For many people, Colchester, England is an afterthought. Cities like Bath, Cambridge, Oxford and Brighton take precedence when it comes to deciding which places to visit outside of London, but what they don’t realize is that Colchester has a little bit of everything those touristy towns are famous for. When you take a Colchester day trip, you’ll come to learn that as England’s oldest recorded town, it has an amazing collection of well-preserved buildings and structures whose architecture ranges from Roman to Victorian. It also has ties to literature and a fascinating history to boot.
Upon reading all of these fascinating information, I couldn’t helped but be intrigued so on my last full day in England a few weeks back, I decided to get out of London and explore Colchester.
Colchester Day Trip in England
A Historic Town
The clincher for choosing to take a Colchester day trip over other towns was the fact that it is England’s oldest recorded town. Known as Camulodunum then, Colchester at one point, was also the provincial capital of Roman Britain before a rebellion that ended up destroying the city in AD 61.
Location relative to London
Another reason that led me to take a Colchester day trip was its proximity to London. Located just over 50 miles northeast of the English capital, you can easily get there by train in less than an hour (trains depart Liverpool Street station every 30 minutes) or by rental car in an hour and a half without traffic.
Keep in mind however, that the town of Colchester has two train stations: the larger Colchester (North) and the smaller Colchester Town. Most people just get off at the former and leisurely walk or bike their way into town.
Sights and Attractions to See
Colchester is not a big city and can easily be explored on foot. The majority of Colchester day trip attractions lie in the town center, some 20 minutes walk from Colchester Station.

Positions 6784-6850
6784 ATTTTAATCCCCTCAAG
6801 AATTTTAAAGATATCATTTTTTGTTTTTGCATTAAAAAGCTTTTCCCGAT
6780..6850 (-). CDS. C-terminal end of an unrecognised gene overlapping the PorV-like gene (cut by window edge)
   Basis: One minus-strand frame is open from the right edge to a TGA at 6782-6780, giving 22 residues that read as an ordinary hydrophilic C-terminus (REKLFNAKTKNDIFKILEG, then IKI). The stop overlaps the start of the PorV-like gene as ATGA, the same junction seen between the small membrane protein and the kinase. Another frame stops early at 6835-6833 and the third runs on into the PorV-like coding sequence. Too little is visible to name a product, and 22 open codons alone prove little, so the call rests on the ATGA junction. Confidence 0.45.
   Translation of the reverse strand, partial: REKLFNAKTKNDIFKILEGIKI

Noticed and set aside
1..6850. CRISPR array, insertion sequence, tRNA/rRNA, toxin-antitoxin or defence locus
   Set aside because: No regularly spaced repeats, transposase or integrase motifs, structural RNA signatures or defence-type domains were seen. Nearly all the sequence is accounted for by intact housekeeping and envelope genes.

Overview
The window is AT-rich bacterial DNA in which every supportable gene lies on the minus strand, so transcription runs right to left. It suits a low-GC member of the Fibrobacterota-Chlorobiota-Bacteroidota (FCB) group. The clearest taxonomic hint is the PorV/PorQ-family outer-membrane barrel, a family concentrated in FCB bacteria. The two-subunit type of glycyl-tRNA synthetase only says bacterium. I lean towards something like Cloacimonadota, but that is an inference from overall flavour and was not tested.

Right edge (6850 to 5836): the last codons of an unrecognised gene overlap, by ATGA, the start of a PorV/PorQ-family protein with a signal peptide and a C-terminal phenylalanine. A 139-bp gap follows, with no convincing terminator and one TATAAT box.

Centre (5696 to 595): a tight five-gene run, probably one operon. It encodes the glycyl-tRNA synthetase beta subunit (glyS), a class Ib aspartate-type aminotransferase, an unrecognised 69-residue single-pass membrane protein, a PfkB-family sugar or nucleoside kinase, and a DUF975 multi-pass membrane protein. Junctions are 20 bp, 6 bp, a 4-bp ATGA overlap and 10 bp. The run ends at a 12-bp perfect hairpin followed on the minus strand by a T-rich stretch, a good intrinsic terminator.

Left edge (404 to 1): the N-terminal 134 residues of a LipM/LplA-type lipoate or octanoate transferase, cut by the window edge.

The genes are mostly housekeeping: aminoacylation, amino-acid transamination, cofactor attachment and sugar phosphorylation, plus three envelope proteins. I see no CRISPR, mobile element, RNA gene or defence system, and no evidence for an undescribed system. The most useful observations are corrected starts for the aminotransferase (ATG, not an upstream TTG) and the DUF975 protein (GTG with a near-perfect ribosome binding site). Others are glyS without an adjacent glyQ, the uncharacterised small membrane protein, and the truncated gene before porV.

If you have 3-4 hours to devote, my suggestion will be to visit Colchester Castle, one of the largest and best-kept Roman structures in Britain. Built in AD 60 on the site where the Temple of Claudius once stood, it served as the primary protection against invasion and rebellion. Outside the castle are tidbits of information pointing out some of the interesting features of the castle, including a thousand-year old door. Inside the castle, visitors will get to see archaeological finds that date back 2,000 years and interactive exhibits that demonstrates a typical Roman daily life in the castle.
Those who prefer more outdoor sights can walk the remnants of the old Roman wall and explore the Castle Park located on the north and east sides of the castle. It’s a lovely place to people watch and the perfect place for a picnic lunch particularly on sunny days. Visitors on a Colchester day trip can also stop by the ruins of St Botolph’s Priory, a Grade I listed building whose origins go back to the 12th century. The priory held the first Augustinian convent in England until Henry VIII abolished it in 1536. Finally, walk around the area referred to as Dutch Quarter and see charming examples of Tudor, Georgian, and Victorian styles of housing architecture particularly while walking the streets of East and West Stockwell streets.
Where to Eat
There are a number of restaurants that line up High Street but for more local fare, head south of High Street and explore the smaller streets that like Culver and Eld Lane where locally owned restaurants come in abundance.
Check out Timbers on Trinity St if you’re looking for a decent and affordable lunch. It offers an array of delicious sandwiches and traditional British fare. Also on Trinity, you’ll find the delightful Tymperleys, which serves one of the best afternoon teas in the city. Bella Pais on St John’s Walk offers a range of Greek and Cypriot specialties for those wanting a fuller meal than just sandwiches and cakes.
The Surprising Bits
Visitors on a Colchester day trip will find that the Hollytrees Museum located within the Visitor Information Centre is worth stopping by. It provides guests with a brief introduction to the daily lives of those living in the town during the Georgian era and it also has a small yet charming exhibit on children’s literature. As it turns out, famous nursery rhymes such as Twinkle, Twinkle Little Star and Humpty Dumpty both had its origins in Colchester.